Inspired report, plenty of interesting projects and an even more interesting shift to a whole new business model.
Golden Spike aims to return mankind to the Moon on a non-governmental basis.
Sounds interesting, and considering the hardships NASA has been enduring for the last quarter century or so, probably the way any united states citizens are going to touch lunar soil any time soon.
The aims are lofty indeed, and the company roster packed with experience, money and brains.
I’ll keep my eyes on this. Most likely not for the chance to dance on Mare Serenitatis, but for the chance to see somebody do it. And pave the way even further from Terra’s gravity well.
Most computer gaming/hardware/whatever magazines have slowly but irrevocably turned into vehicles of consumption, only rarely do they contain anything singnificant on creating something or understanding things any deeper than the surface.
The new marshall in town, Skrolli (in finnish), aims to correct that.
The zeroth issue (a four-pager .pdf) is out already, and the first proper magazine should see daylight in early 2013.
Ubisoft acquired Red Lynx yesterday.
The finnish game house has been on a roll lately – their games have been hits on multiple platforms (Trials HD on X360, Moto Heroz on Wii and finally Draw Race and 1000 Heroz on iOS).
Let’s hope they retain enough of their independence to keep on innovating, instead of being trapped in the cycle of neverending sequelitis.
POM Wonderful Presents: The Greatest Movie Ever Sold is Morgan Spurlock’s latest film, and the only documentary that I signed up for in this year’s R&A.
The film cuts an impressive swath through the world of product placement, the act of funding films by introducing products and brands on screen.
Spurlock walks through the process of getting a rough dozen of brave companies to fund a film that describes the act of funding films. In effect the company executives and spokesmen on screen are effectively playing themselves.
The film is far more interesting than it initially appears. It is cut to a rapid whole. Some interviews are almost painfully brief, and some of the subjects would have been nice to listen to for more than a few precision-cut sentences.
The best film in the festival thus far, but there’s plenty still to come.
And it would have been a perfect opportunity to launch Pom Wonderful as a brand in Finland, but it seems that the real pomegranate juice isn’t sold outside the US.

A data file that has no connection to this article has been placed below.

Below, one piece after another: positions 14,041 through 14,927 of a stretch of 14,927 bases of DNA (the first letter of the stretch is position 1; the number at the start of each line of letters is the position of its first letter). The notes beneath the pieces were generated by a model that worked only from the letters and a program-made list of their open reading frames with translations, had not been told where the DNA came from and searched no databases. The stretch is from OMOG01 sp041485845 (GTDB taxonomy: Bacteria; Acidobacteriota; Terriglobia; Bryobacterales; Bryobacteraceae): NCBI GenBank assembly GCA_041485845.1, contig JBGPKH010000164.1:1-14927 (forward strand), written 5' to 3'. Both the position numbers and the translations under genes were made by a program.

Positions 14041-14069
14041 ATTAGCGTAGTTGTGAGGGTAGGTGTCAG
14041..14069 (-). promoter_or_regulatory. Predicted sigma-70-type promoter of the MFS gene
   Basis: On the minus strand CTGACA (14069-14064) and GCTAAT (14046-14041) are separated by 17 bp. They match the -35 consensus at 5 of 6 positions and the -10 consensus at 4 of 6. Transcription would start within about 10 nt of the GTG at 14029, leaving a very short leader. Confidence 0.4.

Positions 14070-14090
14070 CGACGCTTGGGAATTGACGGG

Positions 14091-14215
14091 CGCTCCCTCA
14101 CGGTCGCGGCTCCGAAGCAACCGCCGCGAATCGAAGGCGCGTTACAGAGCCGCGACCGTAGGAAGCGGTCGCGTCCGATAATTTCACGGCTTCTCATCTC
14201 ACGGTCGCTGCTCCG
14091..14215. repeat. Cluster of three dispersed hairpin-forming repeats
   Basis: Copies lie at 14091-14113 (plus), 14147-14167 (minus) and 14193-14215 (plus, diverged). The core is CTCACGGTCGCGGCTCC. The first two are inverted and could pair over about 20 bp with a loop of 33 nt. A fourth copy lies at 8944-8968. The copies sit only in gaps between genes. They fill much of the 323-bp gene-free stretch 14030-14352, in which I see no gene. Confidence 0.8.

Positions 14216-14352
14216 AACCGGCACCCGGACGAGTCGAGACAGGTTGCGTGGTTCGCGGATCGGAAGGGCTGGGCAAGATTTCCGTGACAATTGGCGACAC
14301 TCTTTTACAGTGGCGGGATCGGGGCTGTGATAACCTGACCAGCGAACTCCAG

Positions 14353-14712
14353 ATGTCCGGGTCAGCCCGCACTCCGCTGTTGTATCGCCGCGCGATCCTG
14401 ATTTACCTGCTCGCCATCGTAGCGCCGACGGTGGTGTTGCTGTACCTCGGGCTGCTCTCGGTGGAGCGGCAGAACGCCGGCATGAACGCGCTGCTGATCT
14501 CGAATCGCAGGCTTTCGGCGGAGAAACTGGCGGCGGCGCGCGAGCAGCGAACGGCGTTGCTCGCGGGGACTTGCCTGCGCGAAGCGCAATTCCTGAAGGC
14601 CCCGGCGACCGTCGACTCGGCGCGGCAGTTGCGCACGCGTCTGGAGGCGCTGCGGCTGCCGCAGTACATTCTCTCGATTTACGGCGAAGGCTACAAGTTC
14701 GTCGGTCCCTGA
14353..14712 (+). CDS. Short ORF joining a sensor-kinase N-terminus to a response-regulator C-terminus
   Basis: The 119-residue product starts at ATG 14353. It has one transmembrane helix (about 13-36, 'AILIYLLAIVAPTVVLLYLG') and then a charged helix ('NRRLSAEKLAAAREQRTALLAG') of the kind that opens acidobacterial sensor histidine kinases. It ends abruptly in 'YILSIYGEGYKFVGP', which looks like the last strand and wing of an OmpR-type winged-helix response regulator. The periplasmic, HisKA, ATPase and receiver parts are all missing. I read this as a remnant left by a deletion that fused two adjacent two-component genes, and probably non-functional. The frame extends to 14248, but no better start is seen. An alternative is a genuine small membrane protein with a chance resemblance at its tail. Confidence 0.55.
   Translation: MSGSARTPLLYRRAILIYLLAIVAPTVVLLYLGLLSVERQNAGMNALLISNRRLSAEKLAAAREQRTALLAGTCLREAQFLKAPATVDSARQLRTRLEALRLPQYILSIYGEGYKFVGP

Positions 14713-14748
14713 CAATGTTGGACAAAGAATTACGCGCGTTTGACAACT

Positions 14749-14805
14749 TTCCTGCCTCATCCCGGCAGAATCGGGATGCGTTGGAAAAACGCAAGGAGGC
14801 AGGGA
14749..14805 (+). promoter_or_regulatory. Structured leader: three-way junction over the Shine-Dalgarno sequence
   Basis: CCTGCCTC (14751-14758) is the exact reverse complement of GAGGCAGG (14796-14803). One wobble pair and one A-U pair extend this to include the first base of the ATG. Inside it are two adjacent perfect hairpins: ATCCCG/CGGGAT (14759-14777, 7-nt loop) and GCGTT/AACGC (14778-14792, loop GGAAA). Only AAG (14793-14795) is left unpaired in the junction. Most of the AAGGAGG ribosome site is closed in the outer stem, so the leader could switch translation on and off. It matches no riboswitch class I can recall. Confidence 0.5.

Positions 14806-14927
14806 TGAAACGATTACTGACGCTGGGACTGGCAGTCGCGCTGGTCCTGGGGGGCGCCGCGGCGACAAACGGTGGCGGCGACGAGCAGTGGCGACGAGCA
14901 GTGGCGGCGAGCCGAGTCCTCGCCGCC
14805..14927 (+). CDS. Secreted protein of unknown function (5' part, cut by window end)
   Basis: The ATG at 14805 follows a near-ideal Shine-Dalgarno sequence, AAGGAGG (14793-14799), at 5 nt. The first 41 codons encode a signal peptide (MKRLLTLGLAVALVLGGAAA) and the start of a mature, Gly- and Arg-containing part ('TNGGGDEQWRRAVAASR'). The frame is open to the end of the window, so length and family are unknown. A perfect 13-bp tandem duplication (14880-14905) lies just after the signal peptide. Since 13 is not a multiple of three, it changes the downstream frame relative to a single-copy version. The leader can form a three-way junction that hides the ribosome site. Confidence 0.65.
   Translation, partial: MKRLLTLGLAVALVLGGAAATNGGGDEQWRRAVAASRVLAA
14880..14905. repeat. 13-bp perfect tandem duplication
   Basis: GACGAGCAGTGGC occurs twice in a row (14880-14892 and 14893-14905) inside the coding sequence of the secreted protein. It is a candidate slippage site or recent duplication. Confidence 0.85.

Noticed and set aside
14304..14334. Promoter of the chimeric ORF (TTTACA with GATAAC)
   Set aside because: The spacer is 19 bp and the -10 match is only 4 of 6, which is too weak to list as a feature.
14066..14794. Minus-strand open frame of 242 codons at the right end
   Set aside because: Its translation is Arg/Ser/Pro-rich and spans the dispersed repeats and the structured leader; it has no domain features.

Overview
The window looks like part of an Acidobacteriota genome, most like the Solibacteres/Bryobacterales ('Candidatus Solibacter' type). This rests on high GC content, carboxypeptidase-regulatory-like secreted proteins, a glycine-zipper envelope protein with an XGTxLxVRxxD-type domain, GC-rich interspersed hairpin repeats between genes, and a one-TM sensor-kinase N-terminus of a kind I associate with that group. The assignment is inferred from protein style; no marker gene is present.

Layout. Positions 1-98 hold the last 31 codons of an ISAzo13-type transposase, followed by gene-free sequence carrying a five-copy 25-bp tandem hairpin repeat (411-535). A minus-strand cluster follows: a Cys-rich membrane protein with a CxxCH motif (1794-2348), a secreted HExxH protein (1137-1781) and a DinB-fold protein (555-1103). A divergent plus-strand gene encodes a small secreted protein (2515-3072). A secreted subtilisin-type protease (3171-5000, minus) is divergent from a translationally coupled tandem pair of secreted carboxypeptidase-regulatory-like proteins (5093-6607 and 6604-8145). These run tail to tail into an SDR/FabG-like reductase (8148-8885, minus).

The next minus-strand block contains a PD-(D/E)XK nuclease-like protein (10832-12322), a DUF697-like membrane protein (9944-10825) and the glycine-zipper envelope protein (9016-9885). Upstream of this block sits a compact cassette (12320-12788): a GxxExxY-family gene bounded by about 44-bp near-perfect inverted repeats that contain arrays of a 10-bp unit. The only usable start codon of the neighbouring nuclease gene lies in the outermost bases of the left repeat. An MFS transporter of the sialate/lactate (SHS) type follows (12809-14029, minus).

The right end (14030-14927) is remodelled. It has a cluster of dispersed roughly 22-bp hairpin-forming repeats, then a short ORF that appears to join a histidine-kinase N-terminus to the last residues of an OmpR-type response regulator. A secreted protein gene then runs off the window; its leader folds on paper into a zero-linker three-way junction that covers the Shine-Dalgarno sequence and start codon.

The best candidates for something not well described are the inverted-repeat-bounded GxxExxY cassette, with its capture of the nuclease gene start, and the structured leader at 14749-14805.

Exhibit A: Steve Jobs retires from running Apple.
Rovio’s Angry Birds campaign for world domination continues with yet another new arrival: a cookbook. The Bad Piggies’ Egg Recipes debuts in September.
Kind of Screwed, a sad tale of the long tentacles of copyright and the difficulty of remixing.
On Friday, as the markest closed, Apple was worth more than Microsoft and Intel combined.
Nintendo says “no” to garage developers. In a suprising move, Reggie Fils-Aime describes that Nintendo has no faith in the tsunami of independent developers that has been splashing on the iOS shores for the last few years.
In the immortal words of Kosh:
They are alone. They are a dying people. We should let them pass.
Thousand – one business ideas. Not all of them viable. Quite a few of tem interesting.
Had not one, but two packages from the co.uk instance of Amazon go M.I.A.
One order, two packages, both missing, ten days past the calculated delivery date.
As the finnish postal service provides no tracking service for packages, the only recourse was to turn to the amazon customer care.
Who delivered in spades. At least in theory: my order got forked into a new copy, and the second run is set to arrive at the end of the month.
My newest target in Kickstarter is Hadean Lands, an interactive fiction game by Andrew Plotkin.
The author has given up his day job to concentrate on the game. And based on the strength and depth of the reception (broke the target in less than a day), this might very well be the beginning of a brand new career.
The game will be available on iOS devices only – the sole way of getting to play it on a computer is to pledge more than 25$ on it. Otherwise the only way of playing the Hadean Lands is to purchase it from the AppStore.
Following the entry into Kiva, I began a career as nano-level angel investor at Kickstarter.
Kickstarter is a ransom-model incubator – a way of attracting funding for “creative ideas and ambitious endeavors”. The funds are allocated through the Amazon payment system, and unless the target set by the fundee is set, the money is returned to the funders.
The extra spice in the equation is the concept of rewards – the fundees can provide incentives, such as adding the names of the people providing more than 100$ into the credit roll of a film.
I started with two projects, both well over the target figure, but laden with prospects of access to things normally not available: Lockpicks is supposed to bring in a set of locks and tools to open them and Gameful enabled the investors to access the website on world-changing games well ahead of the schedule.
Paul Allen sues everybody. Except companies from Washington state.
Booklife is a website that attempts to explain how authors can sustain their careers when books and publishing industry in general is on a fast track to change.
Nettielämää, a finnish book about online-ish lifestyle has been released free of charge.
Wired Reread proves that the big internet bubble was lacking style and content.
Your company? There’s an app for that. How Apple competes with EVERYBODY.